What about layout tools?
dividers
Dovetail gage
Small square
Yes a marking knife is much better than a pencil for final mark. A pencil is good for rough layout. A knife line will let you set your chisel in the line.

a cheap coping saw is ok but get some really good blades.

4B893452-75BA-4803-9345-45FC3A9B8221.jpeg
 

DustinS

Dustin
User
For layout, I have a 12" combo square and a T-bevel. I think i can get away with that for now. Dividers and dovetail gauges seem pretty handy but everything added up pretty quick so i was trying to trim the things I can work around. On that same line, i would like to enjoy this, so would you consider these something you would not want to work without/

Rob,
That is a great reference! Thanks for the link. I will have to look through his suggestions.
 

Melinapex

Mark
User
One thing we are never short of is advise! I used to be a power tool only guy but now I do all/most of my joinery with hand tools. I have watched pretty much everything Paul Sellers has on you tube and have used his methods to make some FSO's ( furniture shaped objects) that mostly have not fallen apart. Yet.
Paul is 97% hand tools (yes I made that number up) and he has a video on each of the basic three joints that are a must see for beginners. Paul is also pretty frugal and has good advise for those of us who can't just go straight to the Lie-Nielsen store and load up. (Drool here)
One thing everyone will confirm is that you will need to learn to keep your tools sharp. Pick a method you can afford and then get really good at it.
Welcome to the tool addiction club!
 

Bear Republic

Steve
Corporate Member
Keep an eye out for estate sales, Craigslist, FB marketplace, and yard sales. You can pick up lots of good tools fairly cheap. Over time as you get more experience you can upgrade to better tools and power tools.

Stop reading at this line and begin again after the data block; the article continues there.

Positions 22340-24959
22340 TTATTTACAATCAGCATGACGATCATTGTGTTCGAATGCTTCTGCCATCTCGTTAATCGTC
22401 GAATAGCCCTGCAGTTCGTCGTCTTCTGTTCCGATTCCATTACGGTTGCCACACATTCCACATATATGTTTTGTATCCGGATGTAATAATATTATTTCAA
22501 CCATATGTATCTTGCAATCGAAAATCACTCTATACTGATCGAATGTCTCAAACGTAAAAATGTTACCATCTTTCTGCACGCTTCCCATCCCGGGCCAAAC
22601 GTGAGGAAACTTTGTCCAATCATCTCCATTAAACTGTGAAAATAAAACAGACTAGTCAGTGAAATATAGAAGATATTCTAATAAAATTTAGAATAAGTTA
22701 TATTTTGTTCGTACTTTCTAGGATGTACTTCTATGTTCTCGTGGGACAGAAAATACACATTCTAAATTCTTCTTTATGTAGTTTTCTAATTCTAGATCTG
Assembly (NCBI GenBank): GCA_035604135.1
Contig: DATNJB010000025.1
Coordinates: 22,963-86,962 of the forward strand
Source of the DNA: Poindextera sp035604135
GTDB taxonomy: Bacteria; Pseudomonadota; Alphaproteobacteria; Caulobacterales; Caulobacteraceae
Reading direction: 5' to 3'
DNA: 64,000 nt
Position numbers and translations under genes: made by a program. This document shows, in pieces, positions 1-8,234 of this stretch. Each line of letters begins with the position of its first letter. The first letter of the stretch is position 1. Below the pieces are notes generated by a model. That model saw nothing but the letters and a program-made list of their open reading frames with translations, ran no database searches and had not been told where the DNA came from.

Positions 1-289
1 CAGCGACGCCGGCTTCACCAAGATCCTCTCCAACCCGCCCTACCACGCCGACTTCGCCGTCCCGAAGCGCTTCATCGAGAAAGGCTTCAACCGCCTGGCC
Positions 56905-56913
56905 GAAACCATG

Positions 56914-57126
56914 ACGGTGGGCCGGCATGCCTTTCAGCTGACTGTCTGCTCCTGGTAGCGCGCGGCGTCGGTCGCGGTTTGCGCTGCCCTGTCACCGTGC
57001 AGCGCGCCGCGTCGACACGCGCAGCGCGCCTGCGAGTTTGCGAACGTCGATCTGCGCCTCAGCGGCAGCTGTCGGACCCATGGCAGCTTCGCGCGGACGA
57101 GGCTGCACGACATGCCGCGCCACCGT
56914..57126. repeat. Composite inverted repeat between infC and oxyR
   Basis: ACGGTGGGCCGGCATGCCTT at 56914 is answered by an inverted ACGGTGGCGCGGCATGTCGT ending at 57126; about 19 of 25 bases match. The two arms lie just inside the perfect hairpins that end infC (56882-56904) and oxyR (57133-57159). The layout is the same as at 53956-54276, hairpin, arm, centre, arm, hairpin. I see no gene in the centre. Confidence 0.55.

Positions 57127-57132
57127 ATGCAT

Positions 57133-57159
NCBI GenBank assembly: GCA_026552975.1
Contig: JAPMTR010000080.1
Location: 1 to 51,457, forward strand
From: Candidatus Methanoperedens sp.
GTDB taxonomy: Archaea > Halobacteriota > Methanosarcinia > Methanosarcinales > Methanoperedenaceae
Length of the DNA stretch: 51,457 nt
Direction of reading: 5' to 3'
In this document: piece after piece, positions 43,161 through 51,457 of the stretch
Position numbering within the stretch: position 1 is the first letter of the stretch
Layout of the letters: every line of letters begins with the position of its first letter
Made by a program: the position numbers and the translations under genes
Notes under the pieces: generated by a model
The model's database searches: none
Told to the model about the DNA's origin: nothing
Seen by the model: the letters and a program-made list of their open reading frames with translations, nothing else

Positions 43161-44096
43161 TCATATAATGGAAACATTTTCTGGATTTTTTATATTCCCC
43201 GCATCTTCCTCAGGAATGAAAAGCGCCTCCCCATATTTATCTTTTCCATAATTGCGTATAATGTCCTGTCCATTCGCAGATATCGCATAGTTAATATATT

Check out Jonathan Katz-Moses on YouTube. He has some great videos on various things and good tips. Find some good woodworkers on YouTube you like and learn from them. Also this is a great place to learn too.
 

Mike Davis

Mike
Corporate Member
For layout, I have a 12" combo square and a T-bevel. I think i can get away with that for now. Dividers and dovetail gauges seem pretty handy but everything added up pretty quick so i was trying to trim the things I can work around. On that same line, i would like to enjoy this, so would you consider these something you would not want to work without/

Rob,
That is a great reference! Thanks for the link. I will have to look through his suggestions.
My methods have developed over a 20 to 30 year period so thinking about now, I would not want to do without. But, when I started I did not have as much. Of course I struggled a lot more. Actually I made almost all of my first tools. I had a hand drill, skillsaw, and a coping saw. I made my mallet, a compass, a bevel gage, a mortise gage, marking knife, and probably some others I can’t remember.

some of the tools I made from my 20s and later
FCC94DEC-5098-463D-9511-9F26D5F8622F.jpeg
 

DustinS

Dustin
User
Mark,